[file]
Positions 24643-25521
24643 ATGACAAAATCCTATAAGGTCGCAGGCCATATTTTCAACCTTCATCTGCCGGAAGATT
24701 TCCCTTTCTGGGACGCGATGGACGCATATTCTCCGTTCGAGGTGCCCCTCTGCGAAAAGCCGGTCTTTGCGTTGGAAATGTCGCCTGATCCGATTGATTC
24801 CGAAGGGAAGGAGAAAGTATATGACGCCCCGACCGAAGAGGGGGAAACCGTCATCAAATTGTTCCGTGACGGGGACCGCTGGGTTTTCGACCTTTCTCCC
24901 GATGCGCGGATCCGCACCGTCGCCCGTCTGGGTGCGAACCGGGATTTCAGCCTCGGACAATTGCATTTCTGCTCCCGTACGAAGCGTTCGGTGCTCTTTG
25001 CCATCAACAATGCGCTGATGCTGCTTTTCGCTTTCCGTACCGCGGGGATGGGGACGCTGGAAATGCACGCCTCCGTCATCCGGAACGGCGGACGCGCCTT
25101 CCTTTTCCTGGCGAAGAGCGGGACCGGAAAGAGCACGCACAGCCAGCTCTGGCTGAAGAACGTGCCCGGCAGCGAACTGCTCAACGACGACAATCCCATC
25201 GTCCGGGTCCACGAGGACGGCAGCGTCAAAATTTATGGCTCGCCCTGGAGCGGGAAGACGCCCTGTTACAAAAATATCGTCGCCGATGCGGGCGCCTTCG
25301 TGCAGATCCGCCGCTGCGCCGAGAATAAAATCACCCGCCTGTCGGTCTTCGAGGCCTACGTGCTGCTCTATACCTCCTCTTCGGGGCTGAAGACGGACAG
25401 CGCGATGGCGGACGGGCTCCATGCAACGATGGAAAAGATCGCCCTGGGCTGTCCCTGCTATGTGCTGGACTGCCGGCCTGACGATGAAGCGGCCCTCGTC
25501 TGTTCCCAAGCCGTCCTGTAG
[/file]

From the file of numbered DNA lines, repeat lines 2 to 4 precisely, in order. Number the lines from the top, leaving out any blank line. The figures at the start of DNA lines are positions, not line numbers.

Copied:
24643 ATGACAAAATCCTATAAGGTCGCAGGCCATATTTTCAACCTTCATCTGCCGGAAGATT
24701 TCCCTTTCTGGGACGCGATGGACGCATATTCTCCGTTCGAGGTGCCCCTCTGCGAAAAGCCGGTCTTTGCGTTGGAAATGTCGCCTGATCCGATTGATTC
24801 CGAAGGGAAGGAGAAAGTATATGACGCCCCGACCGAAGAGGGGGAAACCGTCATCAAATTGTTCCGTGACGGGGACCGCTGGGTTTTCGACCTTTCTCCC